By now it's a familiar refrain for the Kansas State Wildcats, but one with seemingly no solution.
What, if anything, will it take for them to get off to faster starts?
During their current six-game losing streak, the Wildcats have continue to battle — from behind.
It happened again last Saturday when they rallied from a 10-point deficit at TCU to lead at halftime, stayed with the Horned Frogs through much of the second period and then stumbled down the stretch for a 68-57 loss. It was much the same story, with slight variations, the five outings before that as well as the Wildcats came up short against Oklahoma State, Iowa State, Baylor and West Virginia.
"There have been some really bad starts, there's no doubt about that," said K-State Wildcats, who will try to avoid a similar fate at 8 p.m. Wednesday when they take on Texas Tech at United Supermarket Arena in Lubbock, Texas. "The Iowa State (game), the Baylor (game), TCU — what was it, 7-2 or something?
"I'm not sure exactly why, but then it seems we get a sense of urgency and we get back in the game. A lot of times we take the lead, but then we can't sustain and finish it."
With their six straight losses, K-State has slipped to 9-16 overall, 2-10 in the Big 12. Texas Tech (16-9, 7-5 Big12), which beat the Wildcats, 77-63, on Jan. 14 in Manhattan fell out of the Top 25 this week after losing at Oklahoma State last Saturday.
Weber has tried shuffling his starting lineup, looking for a combination that will click out of the gate, but that hasn't produced results, either. Juniors Cartier Diarra and David Sloan have taken turns at the point and freshman DaJuan Gordon stepped in at shooting guard when Mike McGuirl suffered a concussion and has remained there.
Sloan, who started at TCU after Diarra got the call the game before against Oklahoma State, suggested that the root of the problem has been an inability to put the ball in the basket.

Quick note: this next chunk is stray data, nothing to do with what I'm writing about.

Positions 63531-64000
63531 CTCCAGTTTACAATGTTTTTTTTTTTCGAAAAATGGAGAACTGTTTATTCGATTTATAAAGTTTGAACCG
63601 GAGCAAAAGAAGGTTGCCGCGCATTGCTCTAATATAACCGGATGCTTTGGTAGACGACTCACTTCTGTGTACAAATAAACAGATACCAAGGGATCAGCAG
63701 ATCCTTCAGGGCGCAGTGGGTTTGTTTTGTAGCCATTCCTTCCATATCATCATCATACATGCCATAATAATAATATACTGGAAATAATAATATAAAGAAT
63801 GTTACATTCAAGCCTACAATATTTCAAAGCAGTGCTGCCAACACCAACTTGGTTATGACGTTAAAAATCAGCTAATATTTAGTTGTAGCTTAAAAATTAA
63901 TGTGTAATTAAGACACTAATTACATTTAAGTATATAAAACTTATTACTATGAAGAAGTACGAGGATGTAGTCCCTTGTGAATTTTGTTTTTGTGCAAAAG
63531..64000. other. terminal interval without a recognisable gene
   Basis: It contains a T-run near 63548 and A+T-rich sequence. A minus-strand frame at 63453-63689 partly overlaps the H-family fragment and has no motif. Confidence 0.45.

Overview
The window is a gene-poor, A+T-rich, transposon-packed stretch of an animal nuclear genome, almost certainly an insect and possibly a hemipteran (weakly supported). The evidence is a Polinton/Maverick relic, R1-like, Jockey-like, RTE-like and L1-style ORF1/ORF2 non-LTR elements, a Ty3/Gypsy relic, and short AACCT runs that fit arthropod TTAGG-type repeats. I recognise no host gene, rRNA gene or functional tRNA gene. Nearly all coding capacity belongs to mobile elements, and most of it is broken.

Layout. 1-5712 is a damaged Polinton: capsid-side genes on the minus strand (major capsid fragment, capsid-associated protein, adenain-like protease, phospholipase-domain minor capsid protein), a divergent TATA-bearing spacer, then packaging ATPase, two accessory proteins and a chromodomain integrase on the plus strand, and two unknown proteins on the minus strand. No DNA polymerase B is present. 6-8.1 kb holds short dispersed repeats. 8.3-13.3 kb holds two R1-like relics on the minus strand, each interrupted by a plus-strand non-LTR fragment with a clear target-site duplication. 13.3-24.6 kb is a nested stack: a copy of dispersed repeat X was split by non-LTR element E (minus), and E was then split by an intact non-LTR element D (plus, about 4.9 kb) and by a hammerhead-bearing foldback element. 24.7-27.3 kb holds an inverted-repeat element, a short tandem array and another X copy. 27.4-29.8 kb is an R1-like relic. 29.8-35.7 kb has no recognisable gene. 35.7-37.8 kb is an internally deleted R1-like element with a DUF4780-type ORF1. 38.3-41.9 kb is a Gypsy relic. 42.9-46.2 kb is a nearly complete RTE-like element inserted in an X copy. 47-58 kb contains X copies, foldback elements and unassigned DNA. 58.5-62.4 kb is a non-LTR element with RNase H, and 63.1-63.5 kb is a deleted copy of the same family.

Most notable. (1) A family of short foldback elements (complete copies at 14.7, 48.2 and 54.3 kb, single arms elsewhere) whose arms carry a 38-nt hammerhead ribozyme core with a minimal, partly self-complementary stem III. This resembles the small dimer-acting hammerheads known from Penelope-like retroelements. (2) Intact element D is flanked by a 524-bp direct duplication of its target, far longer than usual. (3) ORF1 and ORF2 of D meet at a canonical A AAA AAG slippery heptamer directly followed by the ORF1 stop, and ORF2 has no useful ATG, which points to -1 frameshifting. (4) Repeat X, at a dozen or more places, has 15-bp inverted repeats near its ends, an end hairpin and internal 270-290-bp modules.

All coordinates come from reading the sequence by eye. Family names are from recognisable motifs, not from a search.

"We usually guard well, but I think the offensive end, scoring, getting better shots," he said.
Freshman forward Montavious Murphy is looking for a greater sense of urgency.
"I just feel like we're just not coming out right, which is every game," he said. "We just need to get better, that's it."
The Wildcats have especially struggled on the road, where they're 0-6 in Big 12 play and 1-7 overall, with the loan victory coming at UNLV in the second game of the season.
"It's been a problem pretty much the whole year, whether it's been home or away," Weber said. "We make improvements in one area and then something else slips, and we maybe fix that one and then (it's) something else.
"You have to be consistent, you've got to sustain and you've got to be tough. You've got to get stops at the end."
Not that they're giving up.
"We've competed and that's one thing," Murphy said. "We've come out slow and sluggish, and I feel like we always have that mindset of always coming back.
"I just feel like if we have had that mindset from the start, just competing hard from the start, having that fire from the get-go, we'll be good."
The Wildcats have been slowed by nagging injuries, which no doubt has made it more difficult to establish continuity. But asked if he felt they were cursed, Weber said a reversal of fortune has to come from within.
"You've got to make your own luck, and that's your consistency, your effort, your mindset, your attitude — all those things.
"Those are the things that make the difference and we keep coaching them and keep battling and hope some good things will come about here as we finish the season."